Re: [OPE-L] J Winternitz's "The Marxist Theory of Crisis" online

From: Gerald_A_Levy@MSN.COM
Date: Fri Dec 24 2004 - 10:17:41 EST

>  _Replacement  Investment Patterns_
> Because the installation of long‑lived capital goods is likely to
> disrupt production, one might expect that long‑lived investments would
> be installed or significantly upgraded during contractions when plant
> and equipment is used less intensively (S. Moss, 1984, p. 297).

Michael P,

I think that makes sense -- from a *technical* standpoint -- for many
industrial branches of production, especially those that employ assembly
line and/or continuous production technologies.  Also occurring during the
same period, though, are plant closures which can have the consequence
of decreasing the average 'lifetime' of constant fixed capital even when
there isn't increased replacement investment.

>  [...]  During the Depression, firms weeded out inefficient plant and
> equipment, creating a much newer capital stock (Staehle, 1955, p. 124).
> By 1939, one‑half of all manufacturing equipment in the US that had
> existed in 1933 had been replaced (Staehle, 1955, p. 127).  Thereafter,
> business produced as much output as a decade before with 15 per cent
> less capital and 19 per cent less labour (Staehle, 1955, p. 133).
> French productivity also improved noticably during the Depression
> (Aldrich, 1987, p. 98, citing Carr'e, Dubois and Malinvaud, 1972).

The Great Depression of the 1930's may be exceptional in this regard.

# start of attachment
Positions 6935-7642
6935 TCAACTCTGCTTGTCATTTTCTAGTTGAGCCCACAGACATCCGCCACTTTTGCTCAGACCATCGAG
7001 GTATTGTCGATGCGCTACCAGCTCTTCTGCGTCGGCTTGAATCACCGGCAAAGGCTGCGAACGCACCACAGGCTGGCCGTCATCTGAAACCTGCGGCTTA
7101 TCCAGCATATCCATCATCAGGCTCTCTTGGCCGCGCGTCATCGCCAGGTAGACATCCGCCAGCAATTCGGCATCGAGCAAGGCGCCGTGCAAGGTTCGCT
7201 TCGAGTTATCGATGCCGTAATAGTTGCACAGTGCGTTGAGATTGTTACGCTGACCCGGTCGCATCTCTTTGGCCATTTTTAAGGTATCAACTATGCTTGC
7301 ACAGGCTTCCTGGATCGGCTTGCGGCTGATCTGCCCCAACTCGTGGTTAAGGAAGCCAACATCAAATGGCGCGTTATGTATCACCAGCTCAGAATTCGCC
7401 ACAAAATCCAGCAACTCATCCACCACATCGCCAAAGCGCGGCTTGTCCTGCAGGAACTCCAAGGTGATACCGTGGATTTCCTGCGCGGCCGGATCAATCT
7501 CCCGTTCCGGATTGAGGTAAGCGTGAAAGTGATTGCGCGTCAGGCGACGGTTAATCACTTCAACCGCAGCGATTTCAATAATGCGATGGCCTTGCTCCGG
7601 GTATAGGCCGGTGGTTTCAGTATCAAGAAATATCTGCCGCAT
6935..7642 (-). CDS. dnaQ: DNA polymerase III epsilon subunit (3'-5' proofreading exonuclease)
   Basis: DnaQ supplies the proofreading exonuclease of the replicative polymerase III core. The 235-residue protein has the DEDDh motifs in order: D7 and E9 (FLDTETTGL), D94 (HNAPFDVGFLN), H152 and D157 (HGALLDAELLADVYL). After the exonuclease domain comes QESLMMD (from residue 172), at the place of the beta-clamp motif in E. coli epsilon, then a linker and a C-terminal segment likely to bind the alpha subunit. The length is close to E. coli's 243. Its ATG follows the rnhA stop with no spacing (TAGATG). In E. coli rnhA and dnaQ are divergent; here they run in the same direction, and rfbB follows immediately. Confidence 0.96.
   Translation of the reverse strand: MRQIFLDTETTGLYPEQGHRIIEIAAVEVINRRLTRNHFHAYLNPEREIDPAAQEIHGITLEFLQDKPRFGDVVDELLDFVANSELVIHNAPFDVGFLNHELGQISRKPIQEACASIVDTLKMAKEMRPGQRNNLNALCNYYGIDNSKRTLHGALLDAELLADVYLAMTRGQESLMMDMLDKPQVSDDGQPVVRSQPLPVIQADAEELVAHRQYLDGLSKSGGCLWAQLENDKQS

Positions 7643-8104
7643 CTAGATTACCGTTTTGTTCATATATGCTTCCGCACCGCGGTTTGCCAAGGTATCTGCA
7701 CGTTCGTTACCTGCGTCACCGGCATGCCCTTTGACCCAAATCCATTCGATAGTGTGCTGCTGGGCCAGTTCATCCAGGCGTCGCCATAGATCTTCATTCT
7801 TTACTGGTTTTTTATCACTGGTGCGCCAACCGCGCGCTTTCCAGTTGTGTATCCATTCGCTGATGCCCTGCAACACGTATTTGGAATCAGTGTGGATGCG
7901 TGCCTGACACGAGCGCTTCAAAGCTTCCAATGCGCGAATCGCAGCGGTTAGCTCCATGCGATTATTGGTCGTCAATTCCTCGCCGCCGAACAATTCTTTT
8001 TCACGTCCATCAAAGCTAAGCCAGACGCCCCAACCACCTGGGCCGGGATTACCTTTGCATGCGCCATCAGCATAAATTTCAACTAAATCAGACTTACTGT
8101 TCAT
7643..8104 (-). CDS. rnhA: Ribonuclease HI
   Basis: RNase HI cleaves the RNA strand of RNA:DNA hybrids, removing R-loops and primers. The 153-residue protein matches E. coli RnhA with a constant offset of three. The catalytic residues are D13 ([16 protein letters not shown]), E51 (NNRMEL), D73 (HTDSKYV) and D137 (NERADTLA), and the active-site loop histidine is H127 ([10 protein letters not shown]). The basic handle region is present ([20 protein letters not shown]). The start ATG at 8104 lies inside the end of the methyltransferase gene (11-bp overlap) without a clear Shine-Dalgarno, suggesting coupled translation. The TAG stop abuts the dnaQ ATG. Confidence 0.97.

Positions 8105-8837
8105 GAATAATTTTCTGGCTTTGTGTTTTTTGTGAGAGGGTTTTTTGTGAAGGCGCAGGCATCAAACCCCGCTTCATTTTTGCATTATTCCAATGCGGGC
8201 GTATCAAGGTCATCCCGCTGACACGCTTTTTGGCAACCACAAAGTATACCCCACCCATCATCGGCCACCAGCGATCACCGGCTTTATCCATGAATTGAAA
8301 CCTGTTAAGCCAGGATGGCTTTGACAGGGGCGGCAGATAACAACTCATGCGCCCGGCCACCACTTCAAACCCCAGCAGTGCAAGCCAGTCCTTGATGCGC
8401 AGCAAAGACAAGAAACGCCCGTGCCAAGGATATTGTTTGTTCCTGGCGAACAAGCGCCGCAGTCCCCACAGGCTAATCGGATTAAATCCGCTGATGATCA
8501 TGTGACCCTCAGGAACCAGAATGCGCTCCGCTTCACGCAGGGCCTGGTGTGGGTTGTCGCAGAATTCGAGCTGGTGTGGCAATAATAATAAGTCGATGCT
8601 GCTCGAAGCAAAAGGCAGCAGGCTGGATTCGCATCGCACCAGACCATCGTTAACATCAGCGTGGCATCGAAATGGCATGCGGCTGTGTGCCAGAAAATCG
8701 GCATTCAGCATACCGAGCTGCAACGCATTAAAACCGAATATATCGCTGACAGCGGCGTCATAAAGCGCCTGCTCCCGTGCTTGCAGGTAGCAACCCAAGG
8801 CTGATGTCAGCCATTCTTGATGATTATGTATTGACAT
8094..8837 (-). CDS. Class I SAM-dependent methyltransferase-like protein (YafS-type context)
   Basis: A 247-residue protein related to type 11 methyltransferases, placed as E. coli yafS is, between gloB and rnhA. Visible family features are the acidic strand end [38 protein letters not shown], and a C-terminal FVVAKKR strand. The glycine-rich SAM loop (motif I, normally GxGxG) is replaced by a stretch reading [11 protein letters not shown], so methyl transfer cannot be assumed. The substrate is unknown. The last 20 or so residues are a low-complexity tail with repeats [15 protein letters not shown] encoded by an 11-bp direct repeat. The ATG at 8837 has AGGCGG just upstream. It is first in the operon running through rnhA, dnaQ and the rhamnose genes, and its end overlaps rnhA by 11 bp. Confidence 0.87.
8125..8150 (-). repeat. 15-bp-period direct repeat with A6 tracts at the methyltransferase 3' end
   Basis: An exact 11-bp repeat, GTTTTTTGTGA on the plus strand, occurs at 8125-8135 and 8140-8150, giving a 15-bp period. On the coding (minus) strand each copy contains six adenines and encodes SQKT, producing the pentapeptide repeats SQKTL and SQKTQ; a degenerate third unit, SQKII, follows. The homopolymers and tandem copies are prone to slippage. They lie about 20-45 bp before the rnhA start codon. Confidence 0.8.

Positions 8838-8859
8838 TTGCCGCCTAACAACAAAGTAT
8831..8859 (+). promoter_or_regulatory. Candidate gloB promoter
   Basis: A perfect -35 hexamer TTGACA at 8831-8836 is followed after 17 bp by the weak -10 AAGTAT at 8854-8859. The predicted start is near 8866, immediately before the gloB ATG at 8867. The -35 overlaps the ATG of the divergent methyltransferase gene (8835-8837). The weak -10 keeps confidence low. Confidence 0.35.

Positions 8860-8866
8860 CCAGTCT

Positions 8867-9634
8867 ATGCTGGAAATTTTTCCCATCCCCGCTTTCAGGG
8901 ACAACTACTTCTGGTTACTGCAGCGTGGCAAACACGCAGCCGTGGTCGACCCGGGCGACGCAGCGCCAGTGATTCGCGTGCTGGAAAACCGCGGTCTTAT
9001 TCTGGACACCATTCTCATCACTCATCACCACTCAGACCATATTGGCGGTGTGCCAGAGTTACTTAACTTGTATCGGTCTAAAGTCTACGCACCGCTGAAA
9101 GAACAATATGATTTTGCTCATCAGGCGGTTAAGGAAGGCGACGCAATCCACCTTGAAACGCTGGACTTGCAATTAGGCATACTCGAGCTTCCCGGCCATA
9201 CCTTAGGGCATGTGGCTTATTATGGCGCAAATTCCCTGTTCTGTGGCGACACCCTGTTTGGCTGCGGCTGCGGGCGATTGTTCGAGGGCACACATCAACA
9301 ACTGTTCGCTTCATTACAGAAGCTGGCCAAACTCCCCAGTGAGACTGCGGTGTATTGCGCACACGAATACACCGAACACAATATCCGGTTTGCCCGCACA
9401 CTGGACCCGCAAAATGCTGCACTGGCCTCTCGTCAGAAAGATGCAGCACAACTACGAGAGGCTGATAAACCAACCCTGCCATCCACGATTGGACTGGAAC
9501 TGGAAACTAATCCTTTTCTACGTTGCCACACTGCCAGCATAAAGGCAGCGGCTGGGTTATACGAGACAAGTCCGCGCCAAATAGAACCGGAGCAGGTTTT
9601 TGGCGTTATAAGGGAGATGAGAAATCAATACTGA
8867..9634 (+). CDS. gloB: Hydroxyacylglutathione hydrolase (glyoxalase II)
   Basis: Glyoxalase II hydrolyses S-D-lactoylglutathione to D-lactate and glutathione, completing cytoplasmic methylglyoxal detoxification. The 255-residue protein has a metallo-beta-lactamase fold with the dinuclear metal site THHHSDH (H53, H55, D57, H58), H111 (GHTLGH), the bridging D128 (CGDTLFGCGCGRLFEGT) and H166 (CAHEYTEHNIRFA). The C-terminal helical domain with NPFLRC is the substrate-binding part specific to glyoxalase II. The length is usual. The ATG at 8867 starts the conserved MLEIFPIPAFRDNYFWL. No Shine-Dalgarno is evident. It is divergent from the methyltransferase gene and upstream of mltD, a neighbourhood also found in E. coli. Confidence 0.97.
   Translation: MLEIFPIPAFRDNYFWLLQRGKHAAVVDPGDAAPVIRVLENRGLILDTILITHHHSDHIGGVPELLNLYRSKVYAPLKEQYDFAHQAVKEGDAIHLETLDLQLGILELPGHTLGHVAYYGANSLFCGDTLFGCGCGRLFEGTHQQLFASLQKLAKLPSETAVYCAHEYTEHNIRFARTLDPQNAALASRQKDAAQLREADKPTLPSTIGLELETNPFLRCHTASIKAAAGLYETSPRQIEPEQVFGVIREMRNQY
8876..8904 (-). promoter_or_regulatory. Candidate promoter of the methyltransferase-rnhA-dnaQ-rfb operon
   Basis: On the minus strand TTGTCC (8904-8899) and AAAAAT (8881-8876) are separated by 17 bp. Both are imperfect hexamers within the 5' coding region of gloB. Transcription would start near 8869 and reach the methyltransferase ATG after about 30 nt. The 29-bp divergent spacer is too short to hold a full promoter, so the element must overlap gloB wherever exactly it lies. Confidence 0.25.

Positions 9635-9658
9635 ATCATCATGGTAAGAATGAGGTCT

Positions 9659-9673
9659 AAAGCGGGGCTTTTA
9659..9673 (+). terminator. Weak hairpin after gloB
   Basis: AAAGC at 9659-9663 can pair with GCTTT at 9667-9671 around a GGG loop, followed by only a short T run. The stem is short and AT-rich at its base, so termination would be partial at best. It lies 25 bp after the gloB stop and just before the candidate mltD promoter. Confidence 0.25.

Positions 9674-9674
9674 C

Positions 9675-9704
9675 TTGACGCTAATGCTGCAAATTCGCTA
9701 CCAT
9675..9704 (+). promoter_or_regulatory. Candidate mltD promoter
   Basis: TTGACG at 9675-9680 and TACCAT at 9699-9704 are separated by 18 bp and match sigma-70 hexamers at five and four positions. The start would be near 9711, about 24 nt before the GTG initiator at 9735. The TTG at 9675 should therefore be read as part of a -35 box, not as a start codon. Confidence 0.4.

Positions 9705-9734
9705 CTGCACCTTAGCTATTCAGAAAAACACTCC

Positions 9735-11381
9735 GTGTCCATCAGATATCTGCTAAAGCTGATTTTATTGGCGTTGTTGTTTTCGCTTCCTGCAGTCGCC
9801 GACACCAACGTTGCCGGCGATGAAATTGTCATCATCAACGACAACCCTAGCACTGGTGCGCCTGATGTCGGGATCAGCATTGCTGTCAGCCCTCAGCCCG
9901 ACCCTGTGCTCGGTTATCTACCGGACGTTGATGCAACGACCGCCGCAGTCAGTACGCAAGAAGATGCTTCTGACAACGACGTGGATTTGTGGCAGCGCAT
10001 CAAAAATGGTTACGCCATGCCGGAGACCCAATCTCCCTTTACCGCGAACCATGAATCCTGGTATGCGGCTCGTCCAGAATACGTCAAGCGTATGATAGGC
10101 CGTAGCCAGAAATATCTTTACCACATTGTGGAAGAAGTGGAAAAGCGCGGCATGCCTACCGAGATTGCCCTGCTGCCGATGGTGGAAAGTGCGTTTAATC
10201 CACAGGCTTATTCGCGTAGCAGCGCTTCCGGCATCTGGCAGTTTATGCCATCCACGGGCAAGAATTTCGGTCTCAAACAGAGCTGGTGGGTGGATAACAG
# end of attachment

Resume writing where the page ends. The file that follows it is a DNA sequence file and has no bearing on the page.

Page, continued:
E.g. its length was exceptional. It certainly doesn't show an empirical

(Also, in the case of France during the Depression,  I am suspicious of
increased productivity as an indicator of increased replacement investment
since during periods of crisis when the industrial reserve army is large,
the intensity of labor also tends to be significantly higher.  And an
increased intensity of labor would cause by itself a noticeable increase in

> Similarly, in the recessionary period of 1982‑4, only 20 per cent of
> West German manufacturers replying to IFO's investment survey gave
> capacity expansion as their motive for investment; 55 per cent cited
> rationalization (Anon., 1985a, p. 69).

Those kinds of surveys of manufacturers are notoriously inaccurate
and often biased (and, as in this case, quite incomplete).

In any event, it is to be expected that during a period of time when
firms have unsold inventory and when demand is weak that increasing
capacity isn't going to be a major corporate goal.

> [...]    Once the economy begins to prosper, scrapping returns to its
> normally low level.  During expansions, firms tend to increase the
> proportion of investment devoted to long‑lived capital of the sort that
> expands capacity (Boddy and Gort, 1971; see also Mairesse and Dormont,
> 1985).

So ... replacement investment increases during the expansion.

What I want to see is the following: statistics on replacement investment
over a long period of time, for as many countries as possible,  in which one
can compare the rates that occur during contractionary periods to the rates
that occur during expansionary periods.  Until I see that, I am skeptical
about any claims re the empirical record on this subject.

> For example Schmenner
> reports that space constraints and poor plant layout are much more
> important than labour costs in explaining why plants move to new
> locations (Schmenner, 1980; see also Boddy and Gort, 1971).

Proximity to and access to markets, due more to state requirements
than an effort to decrease transport costs,  may in recent years be
more significant than either technical  (space and layout) constraints
or labour costs.  I.e. states increasingly require that firms produce in
their countries as a condition for selling in their countries.  Unless firms
are willing to forego these markets, they have to relocate production

In solidarity, Jerry

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